This story tells of an elderly miller who is no longer able to carry on working and cannot afford to take on a young man to help. He is worried that he will have to give up the business but when he wakes one morning he finds all the work has been done. One night he hides behind some sacks to find out the identity of his helper and sees that it is a small group of brownies. The miller and his wife decide they should give the brownies some food as they are working so hard. But when they leave out bread and cheese, the brownies leave, saying, “He’s paid me off,” and never come back. The story is told by Bryce Whyte and in his version he states that the brownies did not like to receive any payment at all, not even food.
Story about brownies helping in a mill- Bryce Whyte
Less Ariel, More Ursula…
The mermaid is a legendary sea creature with the head and upper body of a female human and the tail of a fish. Mermaids commonly appear in Scottish folklore as unlucky omens, sometimes provoking disaster and sometimes predicting it. This is in sharp contrast to modern myths, in which they are depicted as being kind and benevolent to humans.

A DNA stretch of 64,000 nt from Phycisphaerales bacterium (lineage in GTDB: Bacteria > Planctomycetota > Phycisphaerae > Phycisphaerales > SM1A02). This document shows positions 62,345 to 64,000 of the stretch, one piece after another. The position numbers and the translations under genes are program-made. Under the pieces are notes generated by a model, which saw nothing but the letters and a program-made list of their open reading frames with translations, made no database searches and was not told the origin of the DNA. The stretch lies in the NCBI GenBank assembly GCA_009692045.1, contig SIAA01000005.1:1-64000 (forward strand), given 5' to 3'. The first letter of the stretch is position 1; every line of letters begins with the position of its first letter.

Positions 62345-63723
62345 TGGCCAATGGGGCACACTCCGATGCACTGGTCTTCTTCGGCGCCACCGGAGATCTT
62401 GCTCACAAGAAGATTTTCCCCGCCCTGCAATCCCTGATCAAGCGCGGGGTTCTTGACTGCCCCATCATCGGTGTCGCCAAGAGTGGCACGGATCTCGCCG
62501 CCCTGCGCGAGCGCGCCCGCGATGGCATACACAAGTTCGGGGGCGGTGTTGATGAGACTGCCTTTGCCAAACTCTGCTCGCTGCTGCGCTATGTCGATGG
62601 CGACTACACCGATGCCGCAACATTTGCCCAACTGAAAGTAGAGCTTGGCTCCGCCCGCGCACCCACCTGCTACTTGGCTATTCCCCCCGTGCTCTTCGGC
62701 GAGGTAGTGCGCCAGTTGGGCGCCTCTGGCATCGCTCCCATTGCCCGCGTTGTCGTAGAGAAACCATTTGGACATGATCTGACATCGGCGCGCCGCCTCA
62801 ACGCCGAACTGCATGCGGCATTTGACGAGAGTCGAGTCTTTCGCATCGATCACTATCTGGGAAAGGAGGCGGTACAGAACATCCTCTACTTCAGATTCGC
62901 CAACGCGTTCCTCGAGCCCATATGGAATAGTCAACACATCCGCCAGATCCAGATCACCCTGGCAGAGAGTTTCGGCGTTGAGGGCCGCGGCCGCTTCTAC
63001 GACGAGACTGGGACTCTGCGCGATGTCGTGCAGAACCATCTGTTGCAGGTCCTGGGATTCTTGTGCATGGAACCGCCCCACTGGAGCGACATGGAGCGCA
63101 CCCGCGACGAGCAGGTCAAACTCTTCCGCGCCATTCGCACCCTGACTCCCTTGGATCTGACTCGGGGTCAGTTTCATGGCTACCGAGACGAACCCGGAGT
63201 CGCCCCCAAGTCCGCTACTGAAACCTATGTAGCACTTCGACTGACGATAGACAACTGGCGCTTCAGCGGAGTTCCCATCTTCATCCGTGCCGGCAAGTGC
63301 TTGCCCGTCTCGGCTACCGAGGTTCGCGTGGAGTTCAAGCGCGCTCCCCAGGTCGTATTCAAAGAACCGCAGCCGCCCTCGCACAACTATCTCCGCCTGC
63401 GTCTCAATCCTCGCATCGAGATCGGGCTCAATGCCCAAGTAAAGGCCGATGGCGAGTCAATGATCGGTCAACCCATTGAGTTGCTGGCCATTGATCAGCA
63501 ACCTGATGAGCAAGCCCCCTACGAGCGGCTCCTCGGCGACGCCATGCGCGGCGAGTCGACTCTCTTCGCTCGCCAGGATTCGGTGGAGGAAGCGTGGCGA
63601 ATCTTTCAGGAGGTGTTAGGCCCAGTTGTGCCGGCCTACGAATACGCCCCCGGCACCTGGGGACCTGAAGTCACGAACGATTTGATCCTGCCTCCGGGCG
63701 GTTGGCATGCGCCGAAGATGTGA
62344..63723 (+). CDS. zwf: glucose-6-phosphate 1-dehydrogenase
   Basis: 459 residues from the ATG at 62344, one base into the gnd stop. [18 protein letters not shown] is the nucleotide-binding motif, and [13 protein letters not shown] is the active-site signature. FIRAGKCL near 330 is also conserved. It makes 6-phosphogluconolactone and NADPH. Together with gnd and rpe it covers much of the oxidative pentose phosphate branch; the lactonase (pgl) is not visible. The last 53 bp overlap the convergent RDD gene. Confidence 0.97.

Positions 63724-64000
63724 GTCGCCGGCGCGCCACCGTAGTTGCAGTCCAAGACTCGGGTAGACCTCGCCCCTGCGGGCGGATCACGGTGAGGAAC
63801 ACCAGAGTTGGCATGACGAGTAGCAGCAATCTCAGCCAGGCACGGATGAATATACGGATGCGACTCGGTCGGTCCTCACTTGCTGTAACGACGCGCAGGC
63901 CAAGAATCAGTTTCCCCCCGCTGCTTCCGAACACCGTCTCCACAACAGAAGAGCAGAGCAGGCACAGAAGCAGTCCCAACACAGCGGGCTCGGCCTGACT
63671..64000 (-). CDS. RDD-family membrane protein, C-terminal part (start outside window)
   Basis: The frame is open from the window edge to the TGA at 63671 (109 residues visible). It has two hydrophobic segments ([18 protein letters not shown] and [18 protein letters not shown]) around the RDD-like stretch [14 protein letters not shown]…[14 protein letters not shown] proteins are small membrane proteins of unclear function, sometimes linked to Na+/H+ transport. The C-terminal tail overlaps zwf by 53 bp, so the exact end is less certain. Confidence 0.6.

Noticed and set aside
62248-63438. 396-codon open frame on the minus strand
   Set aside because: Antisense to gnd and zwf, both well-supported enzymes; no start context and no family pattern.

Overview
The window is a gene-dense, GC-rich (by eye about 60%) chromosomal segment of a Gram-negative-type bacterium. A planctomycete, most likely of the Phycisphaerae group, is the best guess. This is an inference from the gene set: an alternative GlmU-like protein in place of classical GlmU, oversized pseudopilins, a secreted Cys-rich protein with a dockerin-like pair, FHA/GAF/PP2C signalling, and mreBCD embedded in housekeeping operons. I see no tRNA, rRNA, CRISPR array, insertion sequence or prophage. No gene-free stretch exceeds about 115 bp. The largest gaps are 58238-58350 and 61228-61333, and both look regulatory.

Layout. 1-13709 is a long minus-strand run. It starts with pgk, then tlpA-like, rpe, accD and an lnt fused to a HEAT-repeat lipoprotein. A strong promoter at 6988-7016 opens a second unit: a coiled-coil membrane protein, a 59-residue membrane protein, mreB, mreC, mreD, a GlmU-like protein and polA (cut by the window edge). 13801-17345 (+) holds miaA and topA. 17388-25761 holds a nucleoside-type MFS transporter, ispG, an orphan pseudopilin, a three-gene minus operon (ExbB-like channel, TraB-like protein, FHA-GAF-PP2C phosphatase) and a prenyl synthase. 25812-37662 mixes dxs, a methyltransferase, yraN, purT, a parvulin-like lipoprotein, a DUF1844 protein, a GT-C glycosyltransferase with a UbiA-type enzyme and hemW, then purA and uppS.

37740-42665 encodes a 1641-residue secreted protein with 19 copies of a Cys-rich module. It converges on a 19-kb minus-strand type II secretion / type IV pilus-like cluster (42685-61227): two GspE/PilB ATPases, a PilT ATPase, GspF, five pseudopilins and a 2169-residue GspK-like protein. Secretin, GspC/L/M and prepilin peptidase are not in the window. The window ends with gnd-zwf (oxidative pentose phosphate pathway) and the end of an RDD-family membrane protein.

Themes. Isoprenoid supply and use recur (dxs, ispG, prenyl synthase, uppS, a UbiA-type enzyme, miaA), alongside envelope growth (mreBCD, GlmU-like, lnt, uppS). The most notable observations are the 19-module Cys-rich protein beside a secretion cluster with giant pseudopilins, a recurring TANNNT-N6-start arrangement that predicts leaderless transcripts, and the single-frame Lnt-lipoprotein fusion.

Roderick MacKinnon from South Uist tells a story about the crew of a fishing boat who see a mermaid. There was a tradition that if a mermaid was seen, then everyone on board had to throw something to her. The skipper puts his hands in his pockets but only has a knife. He throws this to her, she catches it, and then disappears. This is a sign that the skipper is to drown but nobody wants to tell him this. He and another man drown the following spring.
Story about an encounter with a mermaid- Roderick MacKinnon
A changeling child was believed to be a fairy child or elderly fairy who had been left by fairies in place of a human child. The human child would then be brought up by the fairies. Children were believed to be more susceptible to being stolen prior to being baptised.
There are different theories as to why a human child might be taken. Some believed that it was to exchange a sickly or unattractive fairy child for a healthy, beautiful human child. Others thought that it was out of spite, or that the child would be taken to work as a servant. There was also a theory that fairies believed it was more respectable for fairy children to be raised by humans. In the case of elderly fairies being swapped, it was thought that they would be able to live in comfort, cherished by their human parents.